I once dated a guy for two years, broke up for a couple months, then got back together for another eight years, but in his mom's photo album, I was deleted for those first two years (likely completely wiped out of there by now). It's unnerving to be erased like that. That revisionist photo album struck me as so much work to maintain a warped version of perfection in the family instead of the authenticity available from accepting the past, warts and all. 

1:38 min: Universal Business Team (UBT)

One final set of books line the shelves: the UBT books about running a business from the financial wing of the church. They teach members how to make more money and pay less taxes. Richard knew for years that the church had hired investigators, but in the past they could only tie that to a member, not the church as a whole, but David Wallace's documents directly connect the financing of the church to the whole effort to hunt down Richard.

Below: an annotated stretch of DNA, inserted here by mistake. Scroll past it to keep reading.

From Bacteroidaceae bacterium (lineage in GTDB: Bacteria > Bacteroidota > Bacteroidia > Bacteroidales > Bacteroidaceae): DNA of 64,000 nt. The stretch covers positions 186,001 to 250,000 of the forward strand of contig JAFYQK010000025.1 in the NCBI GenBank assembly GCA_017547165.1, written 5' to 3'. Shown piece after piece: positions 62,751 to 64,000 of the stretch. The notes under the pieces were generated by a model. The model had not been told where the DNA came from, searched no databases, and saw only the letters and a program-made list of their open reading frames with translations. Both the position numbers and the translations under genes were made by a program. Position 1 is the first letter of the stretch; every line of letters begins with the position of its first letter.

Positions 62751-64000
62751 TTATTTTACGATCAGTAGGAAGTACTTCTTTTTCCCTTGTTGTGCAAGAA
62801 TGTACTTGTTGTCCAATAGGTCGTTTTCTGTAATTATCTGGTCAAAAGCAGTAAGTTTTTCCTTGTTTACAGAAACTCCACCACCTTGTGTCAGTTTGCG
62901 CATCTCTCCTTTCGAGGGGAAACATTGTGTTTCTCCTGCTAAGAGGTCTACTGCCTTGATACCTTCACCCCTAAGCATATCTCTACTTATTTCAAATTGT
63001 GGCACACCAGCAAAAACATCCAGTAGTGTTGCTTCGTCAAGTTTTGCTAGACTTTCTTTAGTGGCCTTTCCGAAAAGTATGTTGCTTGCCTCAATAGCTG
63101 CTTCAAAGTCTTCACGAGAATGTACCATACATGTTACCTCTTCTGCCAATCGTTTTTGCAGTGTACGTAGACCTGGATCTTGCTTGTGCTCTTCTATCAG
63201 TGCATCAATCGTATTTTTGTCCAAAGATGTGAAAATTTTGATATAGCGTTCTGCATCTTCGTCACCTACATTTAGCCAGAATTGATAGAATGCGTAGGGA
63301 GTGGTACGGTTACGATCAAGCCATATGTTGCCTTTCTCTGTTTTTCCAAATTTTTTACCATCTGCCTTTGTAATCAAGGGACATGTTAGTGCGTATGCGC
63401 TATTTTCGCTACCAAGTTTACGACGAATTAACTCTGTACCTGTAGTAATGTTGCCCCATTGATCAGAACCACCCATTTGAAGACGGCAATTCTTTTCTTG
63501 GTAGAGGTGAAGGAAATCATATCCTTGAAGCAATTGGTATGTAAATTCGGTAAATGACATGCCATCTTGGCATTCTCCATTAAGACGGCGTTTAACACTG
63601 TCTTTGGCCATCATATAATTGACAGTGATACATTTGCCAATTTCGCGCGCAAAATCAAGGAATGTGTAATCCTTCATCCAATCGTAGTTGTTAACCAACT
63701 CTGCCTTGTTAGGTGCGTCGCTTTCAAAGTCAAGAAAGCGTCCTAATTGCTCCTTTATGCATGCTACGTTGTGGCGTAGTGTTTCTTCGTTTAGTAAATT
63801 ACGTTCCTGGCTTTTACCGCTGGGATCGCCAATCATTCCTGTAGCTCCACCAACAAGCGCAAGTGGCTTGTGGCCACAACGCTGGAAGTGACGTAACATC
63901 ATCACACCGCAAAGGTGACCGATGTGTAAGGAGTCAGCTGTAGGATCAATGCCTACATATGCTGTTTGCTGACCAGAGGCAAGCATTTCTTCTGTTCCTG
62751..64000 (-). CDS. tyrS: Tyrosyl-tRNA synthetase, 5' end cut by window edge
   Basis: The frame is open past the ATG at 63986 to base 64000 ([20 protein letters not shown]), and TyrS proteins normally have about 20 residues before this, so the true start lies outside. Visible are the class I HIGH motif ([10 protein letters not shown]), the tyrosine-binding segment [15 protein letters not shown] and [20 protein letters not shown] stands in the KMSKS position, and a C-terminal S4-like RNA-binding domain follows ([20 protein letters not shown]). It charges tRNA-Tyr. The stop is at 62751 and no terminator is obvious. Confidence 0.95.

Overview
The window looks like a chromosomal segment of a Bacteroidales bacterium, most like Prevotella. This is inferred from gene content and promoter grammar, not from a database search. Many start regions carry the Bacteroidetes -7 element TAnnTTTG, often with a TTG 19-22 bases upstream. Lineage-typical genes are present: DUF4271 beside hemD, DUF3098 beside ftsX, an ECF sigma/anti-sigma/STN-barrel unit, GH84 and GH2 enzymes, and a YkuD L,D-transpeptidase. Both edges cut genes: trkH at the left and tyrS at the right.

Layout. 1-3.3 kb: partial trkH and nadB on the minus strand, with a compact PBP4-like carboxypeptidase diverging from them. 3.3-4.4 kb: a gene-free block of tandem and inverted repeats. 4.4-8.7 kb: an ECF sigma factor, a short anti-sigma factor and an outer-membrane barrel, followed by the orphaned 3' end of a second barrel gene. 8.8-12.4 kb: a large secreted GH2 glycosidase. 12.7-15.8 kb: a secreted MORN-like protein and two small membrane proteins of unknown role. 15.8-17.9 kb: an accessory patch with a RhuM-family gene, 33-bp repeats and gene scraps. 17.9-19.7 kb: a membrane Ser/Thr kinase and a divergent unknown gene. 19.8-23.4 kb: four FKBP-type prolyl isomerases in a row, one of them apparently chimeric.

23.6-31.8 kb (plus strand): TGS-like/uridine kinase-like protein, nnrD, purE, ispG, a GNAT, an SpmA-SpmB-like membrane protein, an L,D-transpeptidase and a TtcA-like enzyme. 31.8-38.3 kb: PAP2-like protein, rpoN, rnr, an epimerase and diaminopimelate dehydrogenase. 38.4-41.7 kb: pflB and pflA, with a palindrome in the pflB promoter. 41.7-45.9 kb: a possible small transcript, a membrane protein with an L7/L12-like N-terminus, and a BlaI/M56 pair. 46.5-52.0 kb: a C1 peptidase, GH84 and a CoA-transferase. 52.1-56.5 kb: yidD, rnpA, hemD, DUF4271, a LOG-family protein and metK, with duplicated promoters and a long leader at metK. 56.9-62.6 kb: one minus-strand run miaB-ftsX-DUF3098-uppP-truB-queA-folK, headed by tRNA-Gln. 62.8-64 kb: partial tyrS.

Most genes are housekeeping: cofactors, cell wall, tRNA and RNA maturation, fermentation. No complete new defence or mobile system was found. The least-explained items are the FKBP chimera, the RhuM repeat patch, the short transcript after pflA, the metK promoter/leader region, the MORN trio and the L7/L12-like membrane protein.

1:41 min: Campus & Co.

The Brethren kept their own economic system by having everyone use private member's supermarkets, Campus & Co. It reminds me of a depression-era movie - the name escapes me - in which an uncle tries to save enough money to get his nephew to university and out of the mining town, but the boy's mom had used all the money to buy all the kids new shoes from the company store. The money never left the company. 

It also reminds me of how a commissary works in a privately run prison, where inmates' income is tracked and money subtracted from it any time they needed anything from toothpaste to a phone call with their lawyer. The technically earn money, but they don't actually get any of it.

The leaders have extraordinary amounts of money and no concept of enough. It's an addiction to making the money and the power it gives you, like alcoholism; you just want more and more and more.